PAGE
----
Symptoms of parasitic infection include:

  • Diarrhea
  • Bloody stools
  • Mucus in stools
  • Lethargy
  • Loss of appetite
  • Unexplained weight loss

The best way to diagnose parasites is via a stool sample. There are times when you can even see white specks in your dog’s poop. This could be the eggs or body parts of the worms.

The most effective way to get rid of these parasites is by taking a dewormer. The vet will prescribe a few dewormer tablets for your dog to take until all the worms are gone.

4. Too Much Food

I have yet to meet a dog that I wouldn’t call greedy but puppies are on a whole different level. Puppies need a lot of food to gain weight and fuel their explosive growth.

A puppy is capable of gaining 10-15% of its birth weight each day. After the first week of being born, a puppy is able to double its own size in body weight.

You will probably find many feeding guidelines but as a rule of thumb for older puppies, they should be eating 20g of food per 1kg of body weight.

For puppies that still require bottle feeding, a good amount of milk would be around 180ml per kg of body weight.

I do believe that you should feed your puppy as much as it wants to eat. But you need to know when you are in overfeeding territory.

How Do I Know If My Newborn Puppy Is Overfed?

puppies eating

Too much food will overload and overstimulate your puppy’s sensitive digestive system. Excessive bile will be secreted into the stomach to help digest the food.

Your puppy’s small stomach isn’t able to absorb all that food and it just lets everything out in a green gooey mess from its rear.

Another sign that you are overfeeding your dog is regurgitation. Regurgitation happens when your dog’s stomach purges out the food undigested shortly after consuming it. This is different from vomiting where the food has been partially digested.

If you notice these signs from your dog, slowly cut back on the amount of food until you find a good balance between the amount of food and feeding frequency.

It would be a good idea to just double-check the optimum amount of food to feed your dog so that you’re not overfeeding or underfeeding it.

5. Your Dog Likes Grass

It might come as a surprise to you that you could have a grazer on your hands. I’ve only always seen cats nibble and chew on grass until I got my dog.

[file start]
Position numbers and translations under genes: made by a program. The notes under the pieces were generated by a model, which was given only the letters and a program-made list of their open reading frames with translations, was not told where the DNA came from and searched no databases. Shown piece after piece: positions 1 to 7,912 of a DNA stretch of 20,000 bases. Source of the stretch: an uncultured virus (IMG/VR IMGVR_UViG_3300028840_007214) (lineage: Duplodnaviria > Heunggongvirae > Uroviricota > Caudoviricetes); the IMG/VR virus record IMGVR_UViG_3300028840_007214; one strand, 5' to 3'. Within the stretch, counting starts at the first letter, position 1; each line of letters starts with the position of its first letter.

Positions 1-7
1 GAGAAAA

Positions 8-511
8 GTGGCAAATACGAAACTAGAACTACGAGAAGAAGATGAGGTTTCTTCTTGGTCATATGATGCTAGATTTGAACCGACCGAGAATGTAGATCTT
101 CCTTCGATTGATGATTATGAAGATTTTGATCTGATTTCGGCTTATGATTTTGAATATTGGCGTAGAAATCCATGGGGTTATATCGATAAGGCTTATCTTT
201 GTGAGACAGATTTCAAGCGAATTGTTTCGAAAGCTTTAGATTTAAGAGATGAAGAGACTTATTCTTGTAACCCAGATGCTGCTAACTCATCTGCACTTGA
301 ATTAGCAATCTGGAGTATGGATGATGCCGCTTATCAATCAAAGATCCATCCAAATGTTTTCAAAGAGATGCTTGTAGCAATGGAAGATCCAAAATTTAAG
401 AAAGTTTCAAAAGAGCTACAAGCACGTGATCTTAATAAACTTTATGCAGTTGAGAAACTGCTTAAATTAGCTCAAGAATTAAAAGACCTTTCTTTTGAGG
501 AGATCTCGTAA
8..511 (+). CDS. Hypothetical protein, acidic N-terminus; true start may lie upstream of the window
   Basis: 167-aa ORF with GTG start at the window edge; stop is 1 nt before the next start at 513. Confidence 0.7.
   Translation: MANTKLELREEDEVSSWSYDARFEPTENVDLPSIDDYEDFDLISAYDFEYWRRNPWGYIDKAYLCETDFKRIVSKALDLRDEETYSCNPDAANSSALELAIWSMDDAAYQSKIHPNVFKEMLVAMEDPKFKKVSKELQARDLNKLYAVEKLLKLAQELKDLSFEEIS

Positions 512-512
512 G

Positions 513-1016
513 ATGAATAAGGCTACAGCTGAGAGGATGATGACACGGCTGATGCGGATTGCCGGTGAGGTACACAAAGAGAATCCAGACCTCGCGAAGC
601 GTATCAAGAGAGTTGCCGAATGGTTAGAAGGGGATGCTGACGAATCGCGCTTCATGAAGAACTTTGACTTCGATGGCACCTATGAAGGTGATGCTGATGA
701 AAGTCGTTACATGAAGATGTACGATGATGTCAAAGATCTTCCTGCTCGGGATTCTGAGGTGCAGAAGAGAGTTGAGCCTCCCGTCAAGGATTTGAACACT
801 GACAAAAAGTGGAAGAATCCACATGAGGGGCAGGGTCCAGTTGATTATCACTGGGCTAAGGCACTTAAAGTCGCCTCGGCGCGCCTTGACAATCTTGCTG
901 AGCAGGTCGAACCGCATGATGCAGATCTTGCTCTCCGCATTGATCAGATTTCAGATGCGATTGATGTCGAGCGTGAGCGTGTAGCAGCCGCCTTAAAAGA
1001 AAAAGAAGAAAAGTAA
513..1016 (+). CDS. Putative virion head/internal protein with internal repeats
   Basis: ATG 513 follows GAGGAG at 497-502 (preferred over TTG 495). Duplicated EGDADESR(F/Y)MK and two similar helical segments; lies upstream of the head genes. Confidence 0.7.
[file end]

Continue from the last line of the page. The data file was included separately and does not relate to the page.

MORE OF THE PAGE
He isn’t as big a grass eater as my cat but he does indulge in it from time to time. Studies have shown that dogs eat more grass when they are hungry. Some dogs might even do it to help them puke out stuff that they should not have eaten.

Or maybe, you just have a puppy that likes eating grass.

If your dog ate grass, you can expect to find some grass bits in the poop and the chlorophyll in the grass can cast a green tint on its stool.

Think of it as grass-stained poop.

6. Canine Parvovirus

Dogs that suffer from canine parvovirus are said to have ‘Parvo’. This virus can affect all dogs, especially those that have yet to be vaccinated against it.

This virus will affect your dog’s gastrointestinal system and can be spread via dog-to-dog contact and contaminated food or fecal matter.

The scary thing about this virus is that it can also survive on objects like food bowls, leashes and even on human skin for long periods of time.

Dogs with parvo will show signs of tummy pain, vomiting, bad diarrhea, lethargy and abnormal body temperature.

There aren’t any specific types of medication that can be used to treat this virus. All that can be done is to give the dog supporting medication and hope that its own immune system can kill off the virus.

There’s a vaccine that’s available for canine parvovirus.

If your puppy has yet to get one, your should speak to your vet about it.

7. Foreign Objects

Dogs are notorious for stealing and eating anything and everything within reach. I have heard many crazy stories from my vet about the stuff that she has extracted from dogs.

There was once when she even had to remove a used condom from a Labrador that was eating stuff from the owner’s bathroom bin.

Puppies tend to start getting naughty and showing undesirable behavior around 3-6 months of age. This is when your dog will start chewing and biting on things that it finds interesting.

It would be good to start puppy-proofing your home as early as possible to prevent your dog from eating something that it shouldn’t have.

If your dog has swallowed or eaten a foreign object, please take it to the vet right away. The foreign object can cause an obstruction in your puppy’s digestive system which can be deadly.